• A study conducted in Norway found that coffee could reduce the back and neck pain among office workers who worked at computers all day.

This is not to say that coffee is some kind of magical painkiller, and there are definitely risks to having too much.  Once in a very long while I get heart palpitations if I accidentally have too much caffeine, and the idea of combining exercise and heart palpitations doesn’t sound great to me.  But if you always make your coffee the same way or buy it at the same place, drink it slowly, and stick to having one cup over the course of a few hours, you should be fine.  Everything in moderation– exercise in moderation, preceded by coffee in moderation.

Coffee has a ton of antioxidants

Antioxidants are amazing substances found in food that help protect your body’s cells from cancer-causing agents called free radicals.  Multiple studies have shown that coffee is high in antioxidants.

  • A 2005 study at the University of Scranton in Pennslyvania showed that coffee has one of the highest concentrations of antioxidants out of all of the foods in the “standard” American diet.  Granted, this is probably in part a measure of how terrible the standard American diet actually is, but I’ll take it.
  • Although most studies focus on other antioxidants, there is some evidence to suggest that caffeine itself can act as an antioxidant, too.

If you’re like me, you probably could be better about including fruits and vegetables in your diet.  As the author of the Scranton study points out, fruits and vegetables are still better than coffee from an “overall nutritional point of view” because of their vitamins, minerals and fiber.  But still, it’s nice to know that on the days when eating well doesn’t end up happening, coffee is there to pick up some of the slack.

Coffee may reduce your risk of developing many different health problems

At this point, most of these claims are still in the research stages, but it all sounds promising.  I’m looking forward to reading more on the following topics as more studies are done:

  • It may also reduce the risk of developing Alzheimer’s, although the major study that was done showed you needed to have three cups of coffee to get the most benefit.  I’m personally not sure I can handle that much, but I’m sure a some coffee is better than nothing.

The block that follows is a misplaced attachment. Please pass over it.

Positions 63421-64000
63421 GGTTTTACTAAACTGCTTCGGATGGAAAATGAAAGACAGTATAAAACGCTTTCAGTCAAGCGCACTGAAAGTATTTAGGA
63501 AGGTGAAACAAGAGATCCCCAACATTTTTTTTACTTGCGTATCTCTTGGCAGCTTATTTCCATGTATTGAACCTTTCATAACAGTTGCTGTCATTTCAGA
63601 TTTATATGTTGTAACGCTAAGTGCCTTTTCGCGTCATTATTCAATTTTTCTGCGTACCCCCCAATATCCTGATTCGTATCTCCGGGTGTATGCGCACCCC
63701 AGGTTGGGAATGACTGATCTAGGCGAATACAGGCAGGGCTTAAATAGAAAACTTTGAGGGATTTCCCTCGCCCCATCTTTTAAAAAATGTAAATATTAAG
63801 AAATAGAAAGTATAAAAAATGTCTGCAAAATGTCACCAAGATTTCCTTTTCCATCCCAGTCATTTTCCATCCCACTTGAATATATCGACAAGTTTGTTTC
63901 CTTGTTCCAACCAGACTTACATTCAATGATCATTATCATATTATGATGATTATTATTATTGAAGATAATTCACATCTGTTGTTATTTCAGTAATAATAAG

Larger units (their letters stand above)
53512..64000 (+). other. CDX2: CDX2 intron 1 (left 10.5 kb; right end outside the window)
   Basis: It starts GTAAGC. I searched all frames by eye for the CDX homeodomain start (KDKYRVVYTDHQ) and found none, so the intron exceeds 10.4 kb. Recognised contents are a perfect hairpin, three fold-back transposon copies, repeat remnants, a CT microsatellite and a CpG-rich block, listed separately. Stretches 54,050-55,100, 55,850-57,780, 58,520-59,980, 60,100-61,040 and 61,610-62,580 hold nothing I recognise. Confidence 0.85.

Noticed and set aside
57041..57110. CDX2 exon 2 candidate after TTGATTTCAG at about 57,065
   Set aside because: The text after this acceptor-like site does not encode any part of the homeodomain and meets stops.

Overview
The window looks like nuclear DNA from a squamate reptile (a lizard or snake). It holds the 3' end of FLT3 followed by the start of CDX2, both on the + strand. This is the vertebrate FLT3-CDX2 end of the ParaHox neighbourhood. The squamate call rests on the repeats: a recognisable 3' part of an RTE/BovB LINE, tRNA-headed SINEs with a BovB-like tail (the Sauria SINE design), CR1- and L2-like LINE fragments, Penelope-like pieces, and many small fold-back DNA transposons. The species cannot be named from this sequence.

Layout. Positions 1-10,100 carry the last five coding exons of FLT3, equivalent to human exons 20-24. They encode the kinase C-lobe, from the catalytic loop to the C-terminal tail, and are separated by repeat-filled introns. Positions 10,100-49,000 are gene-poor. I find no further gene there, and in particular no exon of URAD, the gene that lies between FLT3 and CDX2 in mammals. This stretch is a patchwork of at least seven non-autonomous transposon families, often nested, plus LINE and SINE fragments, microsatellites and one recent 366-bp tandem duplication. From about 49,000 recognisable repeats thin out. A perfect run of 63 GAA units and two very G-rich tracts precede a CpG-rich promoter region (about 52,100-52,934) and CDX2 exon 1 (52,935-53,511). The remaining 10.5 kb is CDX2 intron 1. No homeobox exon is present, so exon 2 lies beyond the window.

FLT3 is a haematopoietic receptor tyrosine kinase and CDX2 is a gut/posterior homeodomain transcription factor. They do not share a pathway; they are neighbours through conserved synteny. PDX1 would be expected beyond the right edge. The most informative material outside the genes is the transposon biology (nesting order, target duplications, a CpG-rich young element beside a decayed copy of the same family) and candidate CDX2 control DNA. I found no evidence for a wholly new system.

Again, most of these studies are in the preliminary stages, but when you look at all of them in total, I think it’s pretty clear that something awesome is going on here.  Assuming you react well to caffeine, it can be a great tool to help you get to the gym on a day when you’re not feeling great but know you should go.  I’m not an advocate of forcing yourself to work out, but after having a cup of coffee you might find you actually want to.

If you still don’t like coffee, I understand.  I’m not going to tell you you have to drink it.  But I will tell you that you’re missing out. 🙂

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Oven-Roasted Butternut Squash, Carrots, and Parsnips

Just a veggie “roasting kit” from Whole Foods.  It came out to about 3 servings, which is perhaps not the best value for $5.99, however, in the interest of time and convenience and not having to chop things, it was worth it.

I know… this is probably a somewhat boring post.  I know.  But one of my goals for this blog was to establish a routine/pattern/knowing good things to buy, so in that light,  I present you with this post.

You just spread the raw veggies out on a baking tray and drizzle with olive oil and salt.

Then bake at 425 degrees for 35-40 minutes, stirring occasionally towards the end.

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When they look like this, they’re done!